March is National Kidney Month, making it a great time to take charge of your health to lower your chances of developing kidney disease. Your kidneys filter your blood to remove waste and extra water to create urine. They also make vital hormones that produce red blood cells, promote bone health and regulate your blood pressure. As such, the kidneys play a vital role in your body.
Today, 37 million Americans are affected by kidney disease—and most won’t have symptoms unless their kidneys fail. There are numerous physical signs of kidney disease, but most people attribute them to other conditions. If you have one of these risk factors, you may be at risk for kidney disease:
- High blood pressure
- Heart disease
- Being overweight
- Family history of kidney disease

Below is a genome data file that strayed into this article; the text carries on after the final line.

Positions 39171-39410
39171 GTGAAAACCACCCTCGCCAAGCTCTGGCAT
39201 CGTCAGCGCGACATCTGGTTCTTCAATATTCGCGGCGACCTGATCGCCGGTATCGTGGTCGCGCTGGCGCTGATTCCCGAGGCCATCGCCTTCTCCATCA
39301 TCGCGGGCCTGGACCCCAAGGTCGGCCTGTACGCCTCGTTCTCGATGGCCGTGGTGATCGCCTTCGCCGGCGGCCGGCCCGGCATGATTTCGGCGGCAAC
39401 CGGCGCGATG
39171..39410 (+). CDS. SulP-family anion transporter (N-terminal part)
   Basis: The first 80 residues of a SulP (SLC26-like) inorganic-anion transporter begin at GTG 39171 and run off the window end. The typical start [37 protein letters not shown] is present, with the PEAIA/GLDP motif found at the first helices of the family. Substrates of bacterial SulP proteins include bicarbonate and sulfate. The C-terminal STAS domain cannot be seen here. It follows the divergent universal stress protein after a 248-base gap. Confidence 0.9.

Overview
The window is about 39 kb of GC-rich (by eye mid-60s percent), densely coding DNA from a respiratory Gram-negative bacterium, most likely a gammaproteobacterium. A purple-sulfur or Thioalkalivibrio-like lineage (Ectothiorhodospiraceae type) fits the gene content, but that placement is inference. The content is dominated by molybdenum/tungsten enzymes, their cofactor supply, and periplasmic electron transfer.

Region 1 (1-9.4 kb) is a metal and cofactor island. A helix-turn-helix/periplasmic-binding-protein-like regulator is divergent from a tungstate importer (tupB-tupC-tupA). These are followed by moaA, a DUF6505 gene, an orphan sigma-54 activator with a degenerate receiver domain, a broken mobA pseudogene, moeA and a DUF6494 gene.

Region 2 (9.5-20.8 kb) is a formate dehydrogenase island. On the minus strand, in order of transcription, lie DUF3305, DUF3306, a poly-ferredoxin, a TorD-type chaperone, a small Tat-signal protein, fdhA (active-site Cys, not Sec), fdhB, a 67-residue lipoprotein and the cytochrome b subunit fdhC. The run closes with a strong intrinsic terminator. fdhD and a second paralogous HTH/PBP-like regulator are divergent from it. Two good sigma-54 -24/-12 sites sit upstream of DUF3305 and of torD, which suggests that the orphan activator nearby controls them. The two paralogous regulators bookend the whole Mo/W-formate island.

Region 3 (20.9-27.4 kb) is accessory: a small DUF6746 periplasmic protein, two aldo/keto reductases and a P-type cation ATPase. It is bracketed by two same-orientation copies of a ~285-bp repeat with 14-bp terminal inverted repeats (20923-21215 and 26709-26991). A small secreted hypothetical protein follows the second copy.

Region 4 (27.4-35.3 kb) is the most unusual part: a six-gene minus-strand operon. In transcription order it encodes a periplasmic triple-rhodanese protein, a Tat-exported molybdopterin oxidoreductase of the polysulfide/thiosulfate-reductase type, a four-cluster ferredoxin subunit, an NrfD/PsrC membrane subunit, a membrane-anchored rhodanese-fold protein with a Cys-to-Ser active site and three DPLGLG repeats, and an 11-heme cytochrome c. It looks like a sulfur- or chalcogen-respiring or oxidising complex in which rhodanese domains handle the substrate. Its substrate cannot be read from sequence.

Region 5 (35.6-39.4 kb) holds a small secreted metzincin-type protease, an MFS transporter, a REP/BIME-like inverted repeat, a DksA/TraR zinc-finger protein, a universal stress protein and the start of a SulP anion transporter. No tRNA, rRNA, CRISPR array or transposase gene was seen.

It’s even more critical to understand your kidney health amid the pandemic. Kidney disease increases your risk of developing life-threatening complications from COVID-19.
Your kidneys work hard for you, so it’s essential to take good care of them. Consider the following tips:
- Get tested. Regular screening for kidney damage or disease can help you keep track of your kidney’s health and help prevent future damage.
- Reduce over-the-counter drug usage. Nonsteroidal anti-inflammatory drugs (e.g., ibuprofen) can cause kidney damage if taken regularly, so never exceed the recommended dosage.
- Exercise regularly. Exercising helps lower your blood pressure and boost heart health—both critical factors in preventing kidney damage. Focus on being active for at least 30 minutes a day.
- Eat a healthy diet and monitor your weight. Choose a low-sodium diet, avoid processed meats and focus on fresh ingredients like cauliflower, blueberries, fish and whole grains.
- Drink plenty of fluids. Water helps flush sodium and toxins from your kidneys. It’s recommended that men should get about 15 1⁄2 cups of fluids each day, and women need about 11 1⁄2 cups.
Contact your doctor for more information about kidney health and warning signs.